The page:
Middle Grade Fiction
Reviewed by Kimberly Christensen
Edver and his mother left Cuba when he was just a baby. His father stayed behind and Edver hasn’t seen him since. But when relations between the United States and Cuba finally permit unrestricted travel between the two countries, Edver’s mom sends him to Cuba to spend the summer getting to know his dad–and the surprise older sister that Edver never knew about who stayed behind with their father when their parents split up.
Luza has lived her whole life in Cuba, wondering what became of her mother and brother. Food and necessities in Cuba are rationed and Luza has had to make do without many material things, so when she meets her brother, she finds him indulged. Between that and the fact that their mother “chose” him, Luza resents his presence even as she wants to ask him a million questions.
Edver is lost at first, without the internet and the comforts of home. He feels uncertain about how to relate to his new family members and has his own issues with his constantly traveling mother, for whom saving species from extinction seems more important than caring for her own children. Soon he finds a place with his father, patrolling the rainforest to keep poachers away from the endangered plants and animals.
As Edver and Luza begin to form a relationship, they devise a plan that they think will convince their mother to return to Cuba so that Luza can finally see her. But when they post a sighting of a rare butterfly, they accidentally attract the wrong sort of attention. A poacher called “The Human Vacuum Cleaner” shows up in their forest and tries to hire the siblings to help him collect the butterfly. Instead they devise a plan for netting the bad guy and saving species from extinction just like their parents.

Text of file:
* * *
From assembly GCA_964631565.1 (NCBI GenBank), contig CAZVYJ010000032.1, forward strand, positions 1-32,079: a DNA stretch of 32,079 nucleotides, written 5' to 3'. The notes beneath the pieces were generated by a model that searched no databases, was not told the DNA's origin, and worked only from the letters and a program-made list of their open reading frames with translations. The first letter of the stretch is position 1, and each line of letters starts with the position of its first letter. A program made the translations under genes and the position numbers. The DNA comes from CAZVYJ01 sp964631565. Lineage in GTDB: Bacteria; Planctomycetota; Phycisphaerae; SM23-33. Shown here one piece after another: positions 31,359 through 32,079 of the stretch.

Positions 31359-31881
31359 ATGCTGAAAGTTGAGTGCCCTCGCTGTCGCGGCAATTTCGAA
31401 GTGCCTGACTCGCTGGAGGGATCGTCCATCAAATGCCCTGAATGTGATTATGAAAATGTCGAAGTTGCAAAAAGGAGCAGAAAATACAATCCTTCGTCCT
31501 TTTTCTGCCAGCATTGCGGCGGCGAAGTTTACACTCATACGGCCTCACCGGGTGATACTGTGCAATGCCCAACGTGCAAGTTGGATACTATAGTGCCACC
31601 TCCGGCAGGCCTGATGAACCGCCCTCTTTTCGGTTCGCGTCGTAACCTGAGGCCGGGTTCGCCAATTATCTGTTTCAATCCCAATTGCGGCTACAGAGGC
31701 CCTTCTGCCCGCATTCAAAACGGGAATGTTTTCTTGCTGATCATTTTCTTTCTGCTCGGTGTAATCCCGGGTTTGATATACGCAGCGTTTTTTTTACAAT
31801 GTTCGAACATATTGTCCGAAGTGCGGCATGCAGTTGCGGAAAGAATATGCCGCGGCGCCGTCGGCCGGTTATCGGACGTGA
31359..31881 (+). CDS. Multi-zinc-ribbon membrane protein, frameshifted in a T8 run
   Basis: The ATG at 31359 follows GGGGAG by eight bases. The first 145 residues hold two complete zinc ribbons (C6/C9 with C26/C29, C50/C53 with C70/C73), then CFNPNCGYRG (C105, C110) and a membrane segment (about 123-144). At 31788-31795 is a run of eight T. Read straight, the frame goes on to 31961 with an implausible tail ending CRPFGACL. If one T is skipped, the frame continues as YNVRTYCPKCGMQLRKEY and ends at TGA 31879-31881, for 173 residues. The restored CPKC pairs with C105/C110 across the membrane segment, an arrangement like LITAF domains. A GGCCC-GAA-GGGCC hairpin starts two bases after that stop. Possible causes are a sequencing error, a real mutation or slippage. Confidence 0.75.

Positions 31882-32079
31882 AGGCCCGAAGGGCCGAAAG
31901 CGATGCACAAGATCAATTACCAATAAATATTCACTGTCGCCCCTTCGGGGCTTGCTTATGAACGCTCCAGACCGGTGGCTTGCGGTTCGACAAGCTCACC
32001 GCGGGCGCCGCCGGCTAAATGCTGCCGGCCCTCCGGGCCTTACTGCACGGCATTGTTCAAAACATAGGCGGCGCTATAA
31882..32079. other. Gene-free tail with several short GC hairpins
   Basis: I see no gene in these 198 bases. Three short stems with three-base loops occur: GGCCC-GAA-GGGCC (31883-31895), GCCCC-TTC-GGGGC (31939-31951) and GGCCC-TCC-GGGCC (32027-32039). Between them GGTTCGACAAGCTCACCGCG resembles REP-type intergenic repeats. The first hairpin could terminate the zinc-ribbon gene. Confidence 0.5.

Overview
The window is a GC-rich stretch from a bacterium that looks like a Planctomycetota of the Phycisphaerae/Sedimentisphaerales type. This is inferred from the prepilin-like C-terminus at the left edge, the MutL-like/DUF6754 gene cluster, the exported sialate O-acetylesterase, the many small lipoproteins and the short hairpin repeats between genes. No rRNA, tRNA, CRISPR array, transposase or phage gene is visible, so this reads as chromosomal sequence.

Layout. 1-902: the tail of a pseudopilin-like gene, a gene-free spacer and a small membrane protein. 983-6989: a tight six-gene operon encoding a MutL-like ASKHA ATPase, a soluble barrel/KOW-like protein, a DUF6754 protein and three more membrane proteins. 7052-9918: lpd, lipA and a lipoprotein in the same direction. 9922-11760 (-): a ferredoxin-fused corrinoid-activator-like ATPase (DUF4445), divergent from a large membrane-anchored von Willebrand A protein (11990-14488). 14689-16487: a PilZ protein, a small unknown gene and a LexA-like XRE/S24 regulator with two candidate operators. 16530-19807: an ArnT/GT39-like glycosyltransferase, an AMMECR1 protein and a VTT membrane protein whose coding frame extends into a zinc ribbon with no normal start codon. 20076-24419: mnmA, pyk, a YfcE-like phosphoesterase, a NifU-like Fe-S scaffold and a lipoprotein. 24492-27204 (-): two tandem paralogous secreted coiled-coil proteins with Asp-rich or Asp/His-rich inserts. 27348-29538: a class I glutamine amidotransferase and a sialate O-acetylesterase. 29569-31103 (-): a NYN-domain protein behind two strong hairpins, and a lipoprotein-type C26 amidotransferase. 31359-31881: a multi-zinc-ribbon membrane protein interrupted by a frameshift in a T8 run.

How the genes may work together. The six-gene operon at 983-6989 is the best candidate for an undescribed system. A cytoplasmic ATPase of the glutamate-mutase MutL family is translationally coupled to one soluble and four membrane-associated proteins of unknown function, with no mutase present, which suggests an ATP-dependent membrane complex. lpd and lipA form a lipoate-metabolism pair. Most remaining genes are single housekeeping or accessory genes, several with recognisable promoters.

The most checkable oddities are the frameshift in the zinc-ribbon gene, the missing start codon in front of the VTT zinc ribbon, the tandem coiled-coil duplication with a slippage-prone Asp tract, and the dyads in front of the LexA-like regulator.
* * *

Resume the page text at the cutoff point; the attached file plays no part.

Forest World is a story told in verse from two alternating perspectives, those of Edver and Luza. From Edver, the reader learns about the life of Cuban immigrants in the United States and about the children’s mother. From Luza, the reader delves into the stresses and joys of living in a closed country and sees the strength of the bonds between the family members who stayed behind in Cuba.
Watching the children try to sort out their complicated family history is painful at times. The children’s mother is not sympathetic at all, and it is difficult not to feel resentful of her near-complete ignoring of the children’s emotional needs. The possibility that the mother is autistic (described here as a “genius” who is single-minded about her work) feels like a cheap way to both discredit her passion for her work and to explain why she is so bad at caring for the feelings of others. The fact that she barely makes an appearance in the book leads her character–which is a central one in the minds of the children – to be highly unsatisfying. It is never clear whether she understands the damage she has done to her children, only that the silence she has maintained has harmed them both.
The children’s mutual love of animals and their passion for ecology carries the book. Through their adventures, the reader learns about Lazarus species – animals which are thought to be extinct and then which are rediscovered–and about efforts to keep those animals from becoming truly extinct. Several issues around poaching are discussed, with a focus on how collectors fuel the problem. The children’s commitment to disrupting such practices feels very real and contemporary children would have an easy time connecting with their passion.
The author’s writing style and her use of verse to tell the story kept me as a reader from fully immersing myself in the plot and character. I felt like I was being kept at arm’s length from the emotion of the story, and that none of the story lines went deep. For me, it lacked emotional resonance. Even though I appreciated learning more about Cuban-American relations and Lazarus species, I didn’t connect with the story and therefore only give it 3 of 5 stars. That being said, I could see this book being useful in an educational setting because of the breadth of conservation issues it raises and the fact that it isn’t long or overly complex, which would make it accessible to readers on the younger end of middle grade.